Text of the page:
Ragan Communications and Pollstream conducted a study and recently published a report about the importance of press releases. Ragan quote Vanessa Horwell, chief visibility officer for ThinkInk saying that between 55 percent to 97 percent of press releases sent to media outlets are never acted upon. Horwell observes that “we need to create interest first, but people keep pushing out press releases because companies think that the more they’re sending out, something’s going to stick”. The observation about creating interest is what is truly interesting in the context of the hype around social networking.
The press is undoubtedly a very important player in the formation of public opinion about anything! But, can it be argued that the demand for a particular news is now also affected by what bloggers and Facebookers are pushing? A Consumer Intelligence report published by market research organisation MRI shows that 16.1% of those aged 25-34 have visited a blog in the last 30 days. This is a very relevant portion, considering that 74.1% of the U.S. population uses the Internet. But blogs and social media generally also have a captive audience with a steady decrease in activity amongst higher age groups. Does the press pay attention to what’s going on in the online channels before deciding what goes to print? Should communications offices be more intelligent in combining press releases with research of what’s being said online and through active blogging?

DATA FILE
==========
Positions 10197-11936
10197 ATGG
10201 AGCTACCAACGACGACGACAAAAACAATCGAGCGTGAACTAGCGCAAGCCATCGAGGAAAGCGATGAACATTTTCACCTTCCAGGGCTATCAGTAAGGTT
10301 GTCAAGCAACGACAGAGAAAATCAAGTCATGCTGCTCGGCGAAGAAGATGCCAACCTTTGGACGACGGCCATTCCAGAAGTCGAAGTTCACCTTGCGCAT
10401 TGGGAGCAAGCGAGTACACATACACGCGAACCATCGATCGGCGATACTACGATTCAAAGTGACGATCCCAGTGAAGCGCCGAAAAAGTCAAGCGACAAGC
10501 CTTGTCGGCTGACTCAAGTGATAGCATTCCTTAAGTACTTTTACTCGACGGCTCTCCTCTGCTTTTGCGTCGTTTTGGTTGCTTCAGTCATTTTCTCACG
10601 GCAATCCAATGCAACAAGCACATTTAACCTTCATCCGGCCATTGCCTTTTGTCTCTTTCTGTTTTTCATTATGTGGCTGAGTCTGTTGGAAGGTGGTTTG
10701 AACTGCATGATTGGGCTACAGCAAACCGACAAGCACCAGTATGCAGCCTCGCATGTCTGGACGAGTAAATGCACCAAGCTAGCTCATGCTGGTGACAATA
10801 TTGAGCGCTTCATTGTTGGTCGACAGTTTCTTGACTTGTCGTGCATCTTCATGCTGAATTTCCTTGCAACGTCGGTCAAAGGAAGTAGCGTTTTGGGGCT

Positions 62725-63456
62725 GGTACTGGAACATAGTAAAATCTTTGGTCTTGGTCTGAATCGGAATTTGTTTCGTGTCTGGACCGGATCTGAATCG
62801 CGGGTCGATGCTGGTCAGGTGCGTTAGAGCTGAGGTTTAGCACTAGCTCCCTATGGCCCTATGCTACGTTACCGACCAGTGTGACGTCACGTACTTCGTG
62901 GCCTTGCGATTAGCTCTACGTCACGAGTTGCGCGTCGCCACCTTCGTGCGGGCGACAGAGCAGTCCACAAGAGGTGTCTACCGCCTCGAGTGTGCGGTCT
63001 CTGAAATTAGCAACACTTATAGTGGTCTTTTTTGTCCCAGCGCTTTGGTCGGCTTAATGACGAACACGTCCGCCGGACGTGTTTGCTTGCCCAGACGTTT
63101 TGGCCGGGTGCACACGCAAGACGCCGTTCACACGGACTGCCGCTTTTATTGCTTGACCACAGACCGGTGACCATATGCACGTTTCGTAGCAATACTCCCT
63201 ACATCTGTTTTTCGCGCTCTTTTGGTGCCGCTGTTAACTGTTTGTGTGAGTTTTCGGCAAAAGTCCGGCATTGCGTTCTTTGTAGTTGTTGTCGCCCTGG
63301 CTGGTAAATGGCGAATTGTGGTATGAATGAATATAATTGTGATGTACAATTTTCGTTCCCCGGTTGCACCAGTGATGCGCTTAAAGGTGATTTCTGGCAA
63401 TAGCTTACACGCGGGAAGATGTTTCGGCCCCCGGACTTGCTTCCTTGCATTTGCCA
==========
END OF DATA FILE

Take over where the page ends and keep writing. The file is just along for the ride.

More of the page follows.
And a word about how this fits in Gov 2.0!
Governments worldwide are blamed for not interacting enough – communication is seen to be one way (as with a press release!). The European Commission’s webpage about the eParticipation Information Day which took place in July hints that “perhaps voters feel … that their concerns and opinions are not being listened to or acted upon.” In a society where Governments are striving to give voters the right degree of involvement in the policy-shaping process, how should Governments use the press in best combination with the online social media? There is never one magic formula. But what makes a news item interesting is definitely that it is credible, well targeted and articulated in a way that makes its content valuable to its recipient.
The abovementioned Ragan report states that the study also shows that 45 percent of respondents believe that press releases are losing relevance because of the growth of social media. Furthermore, 23 percent blamed the decline on the demand for a more trustworthy and/or engaging information source. Does that mean that if Government communications offices used the social media better, they would recapture a sizeable portion of those who are hooked to newer media? Is social media more engaging? Does its open, interactive nature make it more trustworthy?
The press release is not dead and it won’t die but communication certainly needs to change!